Go to the smoke

Tuesday, March 21, 2017
An aerial view of the fire near Gothenburg, Neb.
Dick Trail/McCook Gazette

Downtown McCook the smell of smoke was in the air. With the thoughts of the devastation recently wrought across neighboring rural Western Kansas this, old has-been rural, fireman was curious. Hop in my airplane and go check it out—surely it wouldn’t take long as the smoke smell was quite strong, and visible, at the airport.

Not hard to follow as the visible plume rolled from the northeast straight as a furrow. Alongside the smoke trail the old Cessna bounced along in choppy air. I climbed to find smoother air and better visibility and found a smooth top to the plume at 2500 feet above the surface of the pasture and farm ground below. Smooth as glass on top of the smoke which told me that a temperature inversion was keeping the atmosphere below quite murky. On top, the inversion my airborne thermometer read 60 degrees and Google told me that it was 50 degrees below me in the nearby town of Farnam. Pretty good inversion because it is supposed to work the other way around, warm below and cooler air as one climbs in altitude.

When I launched I figured that it would only be a short flight before I could spy flames. Not so. The smoky flames were actually 46 miles northeast of McCook’s Airport or only about 8 miles south and a bit west of the town of Gothenburg.

From my vantage point, it looked to be a controlled burn of the dense western cedar covered canyon land draining into the North Platte River. The scenic south rim of the Platte River valley. There are very few manmade structures in that area, just steep canyon sides mainly grown up to native pasture. The cedar trees take over, shade out the good grass, and so actually decrease the value of the area for cattlemen. Deer and elk find it to be suitable habitat but those wild, though beautiful to behold, animals are not of much economic value to the owner who has to pay taxes for the privilege or holding that land. Cattle make a much better return on investment and cattle prosper on unshaded grass, not cedar browse.

Before white men came to this area it was one big undulating sea of prairie grass. Perfect habitat for the immense herds of bison to graze and roam. Fire was the tool in nature that eliminated trees. Fires set by lightning strikes and also started by the native plains Indians sometimes to aid in hunting the buffalo. Writers telling of life along the Oregon Trail mention that the only firewood or lumber they could find was from trees growing on the islands of the braided Platte River.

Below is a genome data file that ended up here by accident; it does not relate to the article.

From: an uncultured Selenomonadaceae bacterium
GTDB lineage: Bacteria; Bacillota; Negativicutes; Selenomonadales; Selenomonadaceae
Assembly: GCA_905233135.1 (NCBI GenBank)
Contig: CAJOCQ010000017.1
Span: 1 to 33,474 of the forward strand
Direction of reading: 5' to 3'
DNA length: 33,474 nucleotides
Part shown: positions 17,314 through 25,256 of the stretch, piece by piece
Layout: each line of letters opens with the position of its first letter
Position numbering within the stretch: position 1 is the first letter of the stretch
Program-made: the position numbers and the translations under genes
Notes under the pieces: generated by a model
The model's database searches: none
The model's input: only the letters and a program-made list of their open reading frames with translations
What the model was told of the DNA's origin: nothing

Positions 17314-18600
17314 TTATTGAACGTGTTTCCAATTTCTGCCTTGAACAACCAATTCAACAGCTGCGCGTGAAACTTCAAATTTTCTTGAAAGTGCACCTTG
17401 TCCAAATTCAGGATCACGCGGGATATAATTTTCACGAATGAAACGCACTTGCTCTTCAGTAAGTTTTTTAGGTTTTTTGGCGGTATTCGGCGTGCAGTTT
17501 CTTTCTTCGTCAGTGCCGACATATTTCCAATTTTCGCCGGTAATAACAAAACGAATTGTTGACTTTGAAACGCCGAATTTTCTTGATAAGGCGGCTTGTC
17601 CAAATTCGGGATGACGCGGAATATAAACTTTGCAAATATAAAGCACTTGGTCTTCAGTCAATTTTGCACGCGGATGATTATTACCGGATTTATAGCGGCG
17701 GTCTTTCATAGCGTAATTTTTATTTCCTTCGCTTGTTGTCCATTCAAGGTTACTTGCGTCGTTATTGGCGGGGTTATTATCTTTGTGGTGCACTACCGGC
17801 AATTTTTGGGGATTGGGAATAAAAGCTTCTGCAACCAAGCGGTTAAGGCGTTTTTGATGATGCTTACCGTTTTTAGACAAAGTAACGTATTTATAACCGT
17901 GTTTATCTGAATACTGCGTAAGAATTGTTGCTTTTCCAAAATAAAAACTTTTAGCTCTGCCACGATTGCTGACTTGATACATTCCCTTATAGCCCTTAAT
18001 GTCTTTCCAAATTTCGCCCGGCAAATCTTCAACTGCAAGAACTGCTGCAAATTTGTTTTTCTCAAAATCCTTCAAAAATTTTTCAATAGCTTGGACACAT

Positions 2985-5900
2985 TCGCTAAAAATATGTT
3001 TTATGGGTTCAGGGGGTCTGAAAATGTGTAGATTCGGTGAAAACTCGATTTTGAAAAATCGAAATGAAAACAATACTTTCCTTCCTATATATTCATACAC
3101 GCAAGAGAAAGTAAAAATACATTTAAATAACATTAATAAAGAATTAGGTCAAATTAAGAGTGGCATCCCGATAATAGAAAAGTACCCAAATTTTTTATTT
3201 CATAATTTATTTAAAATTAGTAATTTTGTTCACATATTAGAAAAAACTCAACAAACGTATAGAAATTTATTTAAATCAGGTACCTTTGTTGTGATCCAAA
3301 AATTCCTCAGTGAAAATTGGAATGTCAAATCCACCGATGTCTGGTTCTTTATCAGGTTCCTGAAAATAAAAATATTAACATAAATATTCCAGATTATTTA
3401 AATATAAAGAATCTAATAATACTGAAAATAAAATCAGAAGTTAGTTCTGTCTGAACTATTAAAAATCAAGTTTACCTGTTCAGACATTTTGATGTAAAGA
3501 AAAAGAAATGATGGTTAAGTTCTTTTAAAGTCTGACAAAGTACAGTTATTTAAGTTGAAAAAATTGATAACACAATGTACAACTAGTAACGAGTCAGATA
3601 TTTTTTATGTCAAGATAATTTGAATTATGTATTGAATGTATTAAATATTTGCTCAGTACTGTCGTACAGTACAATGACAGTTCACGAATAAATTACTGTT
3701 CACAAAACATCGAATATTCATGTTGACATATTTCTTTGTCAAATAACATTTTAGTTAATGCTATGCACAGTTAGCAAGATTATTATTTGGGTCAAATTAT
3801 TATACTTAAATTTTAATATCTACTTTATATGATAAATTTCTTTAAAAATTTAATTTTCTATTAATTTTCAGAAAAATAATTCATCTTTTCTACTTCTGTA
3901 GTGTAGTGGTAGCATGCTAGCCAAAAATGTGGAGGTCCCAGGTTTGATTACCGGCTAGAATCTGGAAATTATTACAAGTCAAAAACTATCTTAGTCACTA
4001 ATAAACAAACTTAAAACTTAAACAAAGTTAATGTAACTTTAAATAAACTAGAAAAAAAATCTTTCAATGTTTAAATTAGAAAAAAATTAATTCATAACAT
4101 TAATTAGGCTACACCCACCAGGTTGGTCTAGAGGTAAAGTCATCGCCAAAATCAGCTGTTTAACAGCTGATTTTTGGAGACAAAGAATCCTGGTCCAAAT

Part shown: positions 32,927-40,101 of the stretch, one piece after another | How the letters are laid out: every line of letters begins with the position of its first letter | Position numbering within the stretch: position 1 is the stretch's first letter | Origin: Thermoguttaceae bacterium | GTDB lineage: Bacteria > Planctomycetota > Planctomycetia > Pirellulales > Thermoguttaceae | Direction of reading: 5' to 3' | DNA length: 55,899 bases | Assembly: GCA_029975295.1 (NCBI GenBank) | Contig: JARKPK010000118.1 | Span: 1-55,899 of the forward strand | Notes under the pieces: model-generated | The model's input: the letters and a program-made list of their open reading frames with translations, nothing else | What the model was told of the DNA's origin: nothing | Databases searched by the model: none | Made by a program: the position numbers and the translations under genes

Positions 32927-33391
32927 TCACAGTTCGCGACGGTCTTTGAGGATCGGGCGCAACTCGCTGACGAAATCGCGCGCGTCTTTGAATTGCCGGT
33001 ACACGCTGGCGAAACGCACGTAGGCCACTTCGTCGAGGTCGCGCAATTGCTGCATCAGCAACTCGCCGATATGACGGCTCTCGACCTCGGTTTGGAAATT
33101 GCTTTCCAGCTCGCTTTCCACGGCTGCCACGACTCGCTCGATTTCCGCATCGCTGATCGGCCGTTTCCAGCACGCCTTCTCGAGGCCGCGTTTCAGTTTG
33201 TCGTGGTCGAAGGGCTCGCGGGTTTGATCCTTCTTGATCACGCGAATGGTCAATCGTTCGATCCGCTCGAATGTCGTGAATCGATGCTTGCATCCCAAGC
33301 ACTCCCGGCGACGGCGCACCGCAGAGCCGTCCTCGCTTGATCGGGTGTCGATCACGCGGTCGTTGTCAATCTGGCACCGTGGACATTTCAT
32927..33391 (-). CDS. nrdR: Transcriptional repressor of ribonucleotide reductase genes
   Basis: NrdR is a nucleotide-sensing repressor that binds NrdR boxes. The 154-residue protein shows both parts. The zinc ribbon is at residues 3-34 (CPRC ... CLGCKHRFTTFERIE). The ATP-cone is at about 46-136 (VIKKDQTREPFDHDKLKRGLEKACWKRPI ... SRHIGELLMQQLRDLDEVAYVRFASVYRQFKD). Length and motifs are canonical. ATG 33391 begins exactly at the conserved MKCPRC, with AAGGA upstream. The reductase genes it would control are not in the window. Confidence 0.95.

I remember my dad relating a conversation he had with my great-grandmother who years before homesteaded with her husband in a “soddy dugout” on the north bank of the Driftwood Creek about south of Culbertson. Grandma Hoyt said that when she washed clothes she hung them out to dry on the tallest trees around those being native plum bushes. Hard to imagine now but it was all one big sea of grass.

Fire is still a great tool for keeping desired pasture land free of trees, especially cedar trees. It looked to me that what I spotted from the air was a controlled burn to do just that. I noted a couple of vehicles prudently parked upwind from the area being burned. A firebreak, looking from the air like a bare dirt road, had been dozed around the area and the fire had already burned upwind and stopped at the firebreak. When I arrived overhead the fire was still slowly progressing upwind toward an area that had been burned previously. Almost definitely a controlled burn.

Still, it is a dramatic sight to see a hot grass fire burn under a large cedar tree and then consume it in a great ball of red flame. A black column of smoke arises through the lighter gray smoke and the heat makes it erupt a ways into the normally flat top of the temperature inversion. Moving downwind that black column of hot smoke rapidly dissipates blending into the gray smoke plume moving down wind. In this case that long gray line of smoke was mixing in clear to the ground and it was what was obscuring the air clear downwind forty plus miles to the McCook area and beyond. Behold the wonders of nature.

I hadn’t planned on being gone that long but through the magic of text messaging Grannie Annie was cheerfully waiting lunch when I arrived back home a half hour late.

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  • Thanks Dick for sharing. You are right on target how nature used fire to control species such as the Red Cedar that is now an invasive species as is the yucca. Mass grazing as the Bison herds did kept the yucca in check and built the soils that now feed the world. Once you start messing with mother nature it becomes a slippery slope.

    -- Posted by dameister on Wed, Mar 22, 2017, at 11:48 AM
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